Millions of Americans get taken in by scams. While seniors make up a disproportionate number of victims, they're hardly alone.

Unless you want to lose money to crooks next year, resolve to beware the warning signs of scams — and heed them. To that end, here are 10 ways to avoid scams in 2015.

1. Do not give out personal or financial information in response to a phone call or email, even if it appears to be from a government agency or a company with which you do business. Thieves are skilled at looking legitimate. Verify who you're dealing with before providing sensitive information. To do it, call a phone number that you find yourself (from the back of a credit card, on a statement or from a phone listing, for instance) — not what’s provided by the caller or in an email.

2. When hiring a contractor, get copies of their licenses and insurance, and get all agreements in writing. That includes when money will be paid and when work will be completed. Be sure to check out the contractor through people you know and consumer agencies and organizations prior to signing a contract and paying a cent.

3. Beware of offers of "free" trips and other deals that appear too good to be true. These offers typically are attached to having to pay a variety of fees that end up making the trip a lot more costly than free. They also tend to come with so many catches that it's nearly impossible to book a trip.

4. Watch out for any offer that asks you to pay via a wire transfer service like MoneyGram or Western Union or by using a prepaid card. These are the same as using cash —  in other words, when the money's gone, it's gone. They are the primary means of payment requested in most scams.

5. Never sign a blank form. It's like signing a blank check. You could be agreeing to something that will cost you a lot of money.

6. Beware of the door-to-door salesman. Long gone are the days when real salesmen went door to door. These days, it's more likely that someone's trying to put one over on you. If you need to buy something or have something repaired or get yard work done, take a brochure or business card if they have one, but make your decisions about hiring or buying after you've done your homework.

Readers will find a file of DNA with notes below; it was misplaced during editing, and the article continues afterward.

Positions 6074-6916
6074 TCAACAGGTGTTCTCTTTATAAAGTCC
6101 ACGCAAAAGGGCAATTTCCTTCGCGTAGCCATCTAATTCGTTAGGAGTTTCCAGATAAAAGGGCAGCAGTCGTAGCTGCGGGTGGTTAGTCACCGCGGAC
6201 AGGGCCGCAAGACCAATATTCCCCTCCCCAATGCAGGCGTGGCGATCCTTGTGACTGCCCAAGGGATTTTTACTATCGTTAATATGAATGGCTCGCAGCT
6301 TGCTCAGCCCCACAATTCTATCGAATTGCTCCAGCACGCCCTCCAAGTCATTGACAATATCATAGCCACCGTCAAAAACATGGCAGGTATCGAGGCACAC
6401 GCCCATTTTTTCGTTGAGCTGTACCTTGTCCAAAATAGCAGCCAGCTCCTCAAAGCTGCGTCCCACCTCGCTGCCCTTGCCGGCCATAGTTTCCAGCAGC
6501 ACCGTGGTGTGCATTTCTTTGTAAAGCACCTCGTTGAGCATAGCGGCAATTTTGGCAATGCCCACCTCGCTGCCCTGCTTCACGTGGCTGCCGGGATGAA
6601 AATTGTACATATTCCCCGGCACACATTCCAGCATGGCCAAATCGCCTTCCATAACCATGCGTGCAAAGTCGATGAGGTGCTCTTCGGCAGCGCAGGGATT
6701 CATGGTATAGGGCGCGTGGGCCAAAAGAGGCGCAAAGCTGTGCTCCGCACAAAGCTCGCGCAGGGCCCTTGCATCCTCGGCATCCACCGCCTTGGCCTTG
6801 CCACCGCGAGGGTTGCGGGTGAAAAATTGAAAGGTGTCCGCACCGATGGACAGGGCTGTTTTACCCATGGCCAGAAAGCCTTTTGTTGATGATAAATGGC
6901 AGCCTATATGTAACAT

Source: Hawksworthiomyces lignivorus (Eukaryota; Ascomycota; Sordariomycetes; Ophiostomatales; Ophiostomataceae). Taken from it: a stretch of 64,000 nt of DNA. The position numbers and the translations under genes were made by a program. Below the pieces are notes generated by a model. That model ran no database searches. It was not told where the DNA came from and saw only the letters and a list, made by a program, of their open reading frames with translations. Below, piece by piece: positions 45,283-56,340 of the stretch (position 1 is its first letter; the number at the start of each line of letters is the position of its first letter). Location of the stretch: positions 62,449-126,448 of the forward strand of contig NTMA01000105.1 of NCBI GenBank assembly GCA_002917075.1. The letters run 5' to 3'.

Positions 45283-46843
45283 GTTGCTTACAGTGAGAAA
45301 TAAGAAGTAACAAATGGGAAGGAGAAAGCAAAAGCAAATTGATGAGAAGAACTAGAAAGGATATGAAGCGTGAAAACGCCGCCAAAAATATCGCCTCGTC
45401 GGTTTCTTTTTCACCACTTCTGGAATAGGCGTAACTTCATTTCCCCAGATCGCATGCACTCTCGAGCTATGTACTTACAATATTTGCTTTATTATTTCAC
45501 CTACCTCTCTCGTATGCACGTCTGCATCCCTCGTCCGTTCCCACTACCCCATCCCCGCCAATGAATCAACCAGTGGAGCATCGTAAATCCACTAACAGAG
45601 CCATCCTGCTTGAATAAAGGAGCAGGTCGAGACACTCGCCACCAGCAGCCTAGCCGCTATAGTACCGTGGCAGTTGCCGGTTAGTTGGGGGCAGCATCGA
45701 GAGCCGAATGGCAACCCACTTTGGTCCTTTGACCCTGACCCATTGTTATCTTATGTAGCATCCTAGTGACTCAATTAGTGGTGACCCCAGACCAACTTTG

7. Avoid pressure-filled decision-making. Telemarketers and others, such as car salesmen, rely on putting you on the spot to help close their deals. They'll make you think that if you don't take action now you'll be hurting yourself. It's usually the opposite. Take your time and evaluate your options. Any honest person will allow you time to think about whether you want to move forward.

8. When donating to charity, choose one that you like and want to support. Don't wait until you get a phone call or mailing asking for donations. Some charity solicitations come from companies or organizations that receive far more money than the charities themselves and are often collecting for less-than-worthy causes.

9. If you want to work from home, beware of offers to buy into a program that promises tons of guaranteed income. Whether it's medical billing, envelope stuffing or another supposed home-based business opportunity, it's most likely that the seller will be the only one making any money.

10. Don't buy into an investment offer just because it sounds great. Anyone can make a potential investment seem enticing. But promises of guaranteed profit and high rates of return are classic signs of a scam. Every legitimate investment comes with risk.

Mitch Lipka is a consumer columnist and product safety expert. He was the 2011 recipient of the "Kids Best Friend Award" from Kids In Danger for his commitment to reporting on children’s product safety.